I got some new shoes for some important life stuff recently, and yesterday I finally gave them their big debut. They fit me well, made me look like a grown working woman. I felt confident and ready to take on the day; however, my brain begged to disagree. As I walked the halls, I started to become increasingly bothered by a potent smacking sound. My shoes. It wasn’t even my shoes hitting the tile; it was my heel, smacking back and forth onto the shoe as I walked. The longer I heard it, the more anxious I became. I became certain that everyone was turning their heads to think, “Who is that girl with the loud shoes?” (they were most certainly not doing this). My body was heating up with uncomfortable embarrassment – the air around me vibrated, vividly red. I was counting down the seconds, hoping I was done walking soon.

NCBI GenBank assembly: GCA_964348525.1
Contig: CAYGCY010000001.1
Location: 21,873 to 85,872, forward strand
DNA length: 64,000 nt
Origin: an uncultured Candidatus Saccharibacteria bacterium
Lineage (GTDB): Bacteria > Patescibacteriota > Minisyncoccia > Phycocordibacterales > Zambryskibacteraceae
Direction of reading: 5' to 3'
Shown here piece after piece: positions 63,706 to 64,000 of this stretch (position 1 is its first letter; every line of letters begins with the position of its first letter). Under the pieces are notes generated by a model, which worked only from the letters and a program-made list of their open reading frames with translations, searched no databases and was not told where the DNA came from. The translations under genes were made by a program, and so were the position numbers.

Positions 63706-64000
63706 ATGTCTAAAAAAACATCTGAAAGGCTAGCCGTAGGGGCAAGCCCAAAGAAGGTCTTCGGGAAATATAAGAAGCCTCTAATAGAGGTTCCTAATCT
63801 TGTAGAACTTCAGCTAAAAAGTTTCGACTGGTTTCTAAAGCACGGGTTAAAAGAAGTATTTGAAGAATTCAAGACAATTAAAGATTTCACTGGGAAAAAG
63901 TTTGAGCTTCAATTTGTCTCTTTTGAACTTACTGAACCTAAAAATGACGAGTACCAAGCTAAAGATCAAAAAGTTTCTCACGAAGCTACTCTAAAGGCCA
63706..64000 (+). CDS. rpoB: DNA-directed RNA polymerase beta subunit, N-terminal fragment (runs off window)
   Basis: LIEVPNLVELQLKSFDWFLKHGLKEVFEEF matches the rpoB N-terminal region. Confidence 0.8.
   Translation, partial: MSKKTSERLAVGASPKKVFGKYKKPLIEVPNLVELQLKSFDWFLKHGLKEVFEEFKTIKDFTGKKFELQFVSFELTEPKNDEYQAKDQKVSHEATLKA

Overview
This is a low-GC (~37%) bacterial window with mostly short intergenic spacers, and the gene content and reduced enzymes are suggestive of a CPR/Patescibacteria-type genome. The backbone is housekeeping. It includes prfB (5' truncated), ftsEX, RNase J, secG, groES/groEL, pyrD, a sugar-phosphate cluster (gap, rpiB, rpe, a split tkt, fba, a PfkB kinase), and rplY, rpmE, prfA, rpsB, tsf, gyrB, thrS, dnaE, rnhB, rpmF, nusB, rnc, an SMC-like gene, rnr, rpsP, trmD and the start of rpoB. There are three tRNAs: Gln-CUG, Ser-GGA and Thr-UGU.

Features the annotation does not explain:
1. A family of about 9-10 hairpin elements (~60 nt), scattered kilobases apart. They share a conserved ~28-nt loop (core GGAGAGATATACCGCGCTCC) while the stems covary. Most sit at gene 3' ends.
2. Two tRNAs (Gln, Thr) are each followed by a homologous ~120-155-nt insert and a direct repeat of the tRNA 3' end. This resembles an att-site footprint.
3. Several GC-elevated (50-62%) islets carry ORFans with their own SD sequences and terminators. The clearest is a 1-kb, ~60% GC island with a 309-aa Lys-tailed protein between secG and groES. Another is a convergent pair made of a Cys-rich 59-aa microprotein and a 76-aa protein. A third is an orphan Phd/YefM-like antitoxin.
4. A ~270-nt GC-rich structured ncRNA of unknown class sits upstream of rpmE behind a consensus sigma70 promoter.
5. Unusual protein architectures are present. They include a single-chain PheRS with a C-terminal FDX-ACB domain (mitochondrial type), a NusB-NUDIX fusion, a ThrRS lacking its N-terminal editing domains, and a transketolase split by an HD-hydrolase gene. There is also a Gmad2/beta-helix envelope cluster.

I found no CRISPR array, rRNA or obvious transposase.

What’s particularly funny about this is how little everyone else would care about this; looking back on it now, there was no way that my shoes were causing a commotion. There was no way that anyone was judging me because of them, but this is the wonder of the human body: anxiety and shame. My funny self-sabotaging nature was convincing me I was a laughing stock over something as small as shoes; in this moment I was transported to what is almost elementary school-level embarrassment. It’s natural to be nervous – I was meeting a lot of new people, excited and scared all at once, and in order to deal with these new feelings I fixated on my shoes. It’s funny how people work.